W: Good morning, Dr. Harley. Thank you very much for coming on our radio talk. We know that you are an applied linguist specializing in second language acquisition.
W: So, today. We'll look at this issue. Now, first, Dr. Harley. Could you please tell us what is second language acquisition?
M: Well, second language acquisition is happens when a child or adult has already become competent at a language. Then, they attempt to learn another.
W: Ok, most people think, including me, it is difficult to learn another language. What are the reasons? Why is it so?
M: Well, there are a number of reasons for this. First, there have been research studies.
M: They have shown that some aspects of language learning especially syntax are more difficult beyond a certain age, say after around 12 years of age.
W: So, age plays an important role in language learning?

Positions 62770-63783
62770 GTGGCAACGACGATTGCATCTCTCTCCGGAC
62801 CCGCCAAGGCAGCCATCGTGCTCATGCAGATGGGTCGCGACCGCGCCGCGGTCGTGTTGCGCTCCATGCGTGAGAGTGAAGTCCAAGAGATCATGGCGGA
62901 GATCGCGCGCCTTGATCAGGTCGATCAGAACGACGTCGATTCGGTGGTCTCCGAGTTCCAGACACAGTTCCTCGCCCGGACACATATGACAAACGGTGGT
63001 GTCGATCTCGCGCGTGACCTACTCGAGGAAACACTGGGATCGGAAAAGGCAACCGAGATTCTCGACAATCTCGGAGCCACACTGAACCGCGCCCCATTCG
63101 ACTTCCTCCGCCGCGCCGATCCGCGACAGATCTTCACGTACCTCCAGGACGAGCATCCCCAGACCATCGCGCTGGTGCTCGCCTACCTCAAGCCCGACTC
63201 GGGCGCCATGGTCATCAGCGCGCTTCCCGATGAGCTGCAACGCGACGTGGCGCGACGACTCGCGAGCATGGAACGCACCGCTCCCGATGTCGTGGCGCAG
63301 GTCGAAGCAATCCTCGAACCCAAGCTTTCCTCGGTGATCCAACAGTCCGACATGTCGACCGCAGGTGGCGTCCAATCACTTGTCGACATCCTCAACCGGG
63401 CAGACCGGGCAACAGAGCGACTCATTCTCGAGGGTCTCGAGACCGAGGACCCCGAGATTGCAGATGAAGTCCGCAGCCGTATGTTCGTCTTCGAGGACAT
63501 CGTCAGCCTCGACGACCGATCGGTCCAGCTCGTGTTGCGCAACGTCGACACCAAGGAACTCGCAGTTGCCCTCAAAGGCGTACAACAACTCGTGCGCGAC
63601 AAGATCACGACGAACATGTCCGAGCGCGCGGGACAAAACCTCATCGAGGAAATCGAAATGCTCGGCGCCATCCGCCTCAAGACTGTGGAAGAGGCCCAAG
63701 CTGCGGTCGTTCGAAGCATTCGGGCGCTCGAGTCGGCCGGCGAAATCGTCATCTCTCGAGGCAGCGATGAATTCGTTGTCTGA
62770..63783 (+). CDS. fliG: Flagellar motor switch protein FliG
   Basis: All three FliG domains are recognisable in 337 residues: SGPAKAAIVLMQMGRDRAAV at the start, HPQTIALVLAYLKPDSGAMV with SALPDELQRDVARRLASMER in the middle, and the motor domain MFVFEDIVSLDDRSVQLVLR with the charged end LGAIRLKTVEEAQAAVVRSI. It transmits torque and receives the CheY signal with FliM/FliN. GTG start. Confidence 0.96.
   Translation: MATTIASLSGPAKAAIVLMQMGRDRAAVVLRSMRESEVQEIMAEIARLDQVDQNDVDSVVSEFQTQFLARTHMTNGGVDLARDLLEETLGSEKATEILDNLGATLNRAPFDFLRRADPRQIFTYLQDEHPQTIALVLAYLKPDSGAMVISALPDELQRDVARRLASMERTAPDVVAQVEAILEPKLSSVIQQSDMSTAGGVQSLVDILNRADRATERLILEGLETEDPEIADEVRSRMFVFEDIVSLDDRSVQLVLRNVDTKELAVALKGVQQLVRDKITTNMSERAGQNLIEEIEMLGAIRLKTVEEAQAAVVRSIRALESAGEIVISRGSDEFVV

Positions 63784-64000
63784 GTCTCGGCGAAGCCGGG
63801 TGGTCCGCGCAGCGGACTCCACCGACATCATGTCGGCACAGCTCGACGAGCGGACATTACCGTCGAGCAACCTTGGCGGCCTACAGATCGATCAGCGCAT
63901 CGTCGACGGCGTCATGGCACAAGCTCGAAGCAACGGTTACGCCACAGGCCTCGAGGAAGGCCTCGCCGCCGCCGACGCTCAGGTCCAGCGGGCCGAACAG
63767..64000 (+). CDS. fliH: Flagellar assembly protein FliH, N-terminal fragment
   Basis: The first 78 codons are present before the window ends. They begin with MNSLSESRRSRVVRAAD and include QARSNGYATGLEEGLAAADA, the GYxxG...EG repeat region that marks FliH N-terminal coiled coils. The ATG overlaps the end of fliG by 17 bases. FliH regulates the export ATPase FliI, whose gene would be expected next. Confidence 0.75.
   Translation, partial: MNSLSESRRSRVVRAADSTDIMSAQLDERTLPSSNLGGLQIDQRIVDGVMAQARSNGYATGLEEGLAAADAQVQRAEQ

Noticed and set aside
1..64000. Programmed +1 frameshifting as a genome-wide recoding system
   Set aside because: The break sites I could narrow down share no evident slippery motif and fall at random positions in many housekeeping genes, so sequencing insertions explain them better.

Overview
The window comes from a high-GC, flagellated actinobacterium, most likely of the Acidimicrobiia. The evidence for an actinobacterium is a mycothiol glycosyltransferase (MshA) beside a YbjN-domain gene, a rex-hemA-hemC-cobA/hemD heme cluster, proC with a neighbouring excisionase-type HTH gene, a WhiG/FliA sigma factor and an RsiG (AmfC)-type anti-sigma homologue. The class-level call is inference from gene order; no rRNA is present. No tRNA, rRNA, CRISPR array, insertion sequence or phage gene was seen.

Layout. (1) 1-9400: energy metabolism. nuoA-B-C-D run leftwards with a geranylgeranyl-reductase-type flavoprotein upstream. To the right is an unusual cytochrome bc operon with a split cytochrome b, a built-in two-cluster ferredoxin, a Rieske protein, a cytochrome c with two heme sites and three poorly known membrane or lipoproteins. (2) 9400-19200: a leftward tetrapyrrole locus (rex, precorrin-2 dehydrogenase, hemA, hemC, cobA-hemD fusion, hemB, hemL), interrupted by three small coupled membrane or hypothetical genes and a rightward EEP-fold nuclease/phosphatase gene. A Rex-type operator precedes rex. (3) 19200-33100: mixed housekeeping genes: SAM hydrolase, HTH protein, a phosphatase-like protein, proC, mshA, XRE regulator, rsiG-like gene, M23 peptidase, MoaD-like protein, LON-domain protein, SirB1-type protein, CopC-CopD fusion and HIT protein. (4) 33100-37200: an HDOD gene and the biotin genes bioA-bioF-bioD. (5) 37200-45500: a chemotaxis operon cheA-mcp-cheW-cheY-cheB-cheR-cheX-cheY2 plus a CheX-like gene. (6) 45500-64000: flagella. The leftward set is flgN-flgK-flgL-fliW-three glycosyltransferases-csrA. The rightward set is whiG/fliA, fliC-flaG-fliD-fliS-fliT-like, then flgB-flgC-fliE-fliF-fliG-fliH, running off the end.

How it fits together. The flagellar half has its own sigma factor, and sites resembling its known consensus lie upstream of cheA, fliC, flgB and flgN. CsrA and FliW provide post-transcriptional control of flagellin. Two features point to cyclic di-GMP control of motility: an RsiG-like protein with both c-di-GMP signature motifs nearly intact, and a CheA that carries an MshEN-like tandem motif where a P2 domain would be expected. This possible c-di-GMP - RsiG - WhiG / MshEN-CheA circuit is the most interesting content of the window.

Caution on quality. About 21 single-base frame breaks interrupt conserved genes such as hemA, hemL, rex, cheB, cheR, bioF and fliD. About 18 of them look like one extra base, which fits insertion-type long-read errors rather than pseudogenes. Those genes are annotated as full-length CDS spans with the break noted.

M: Yes. But that's not the only reason.
W: Oh, is that so?
M: Yes. For example, time and interest. Old children and adults often have less time and motivation to learn a second language.
M: Another is related to the similarities and differences between one's mother tongue and a second language.
M: We find that learners will experience difficulty when their mother tongue and the second language they are learning differ.
M: In general, the more idiosyncratic a feature is in a particular language relative to other languages, the more difficult it will be to acquire.
W: Perhaps this is the key issue. Differences between languages cause language learning problems.
M: Well, this may be one of the issues here, but this cannot be the whole story, as not all differences between languages cause difficulty. Let me give you an example.
M: Research has found that many errors by Czech speakers learning English were made on syntactic constructions in which the two languages do not differ.
W: Oh, really. The picture is more complicated than we've imagined.
M: Definitely yes. Each language learning situation is different. So reasons vary a lot from case to case.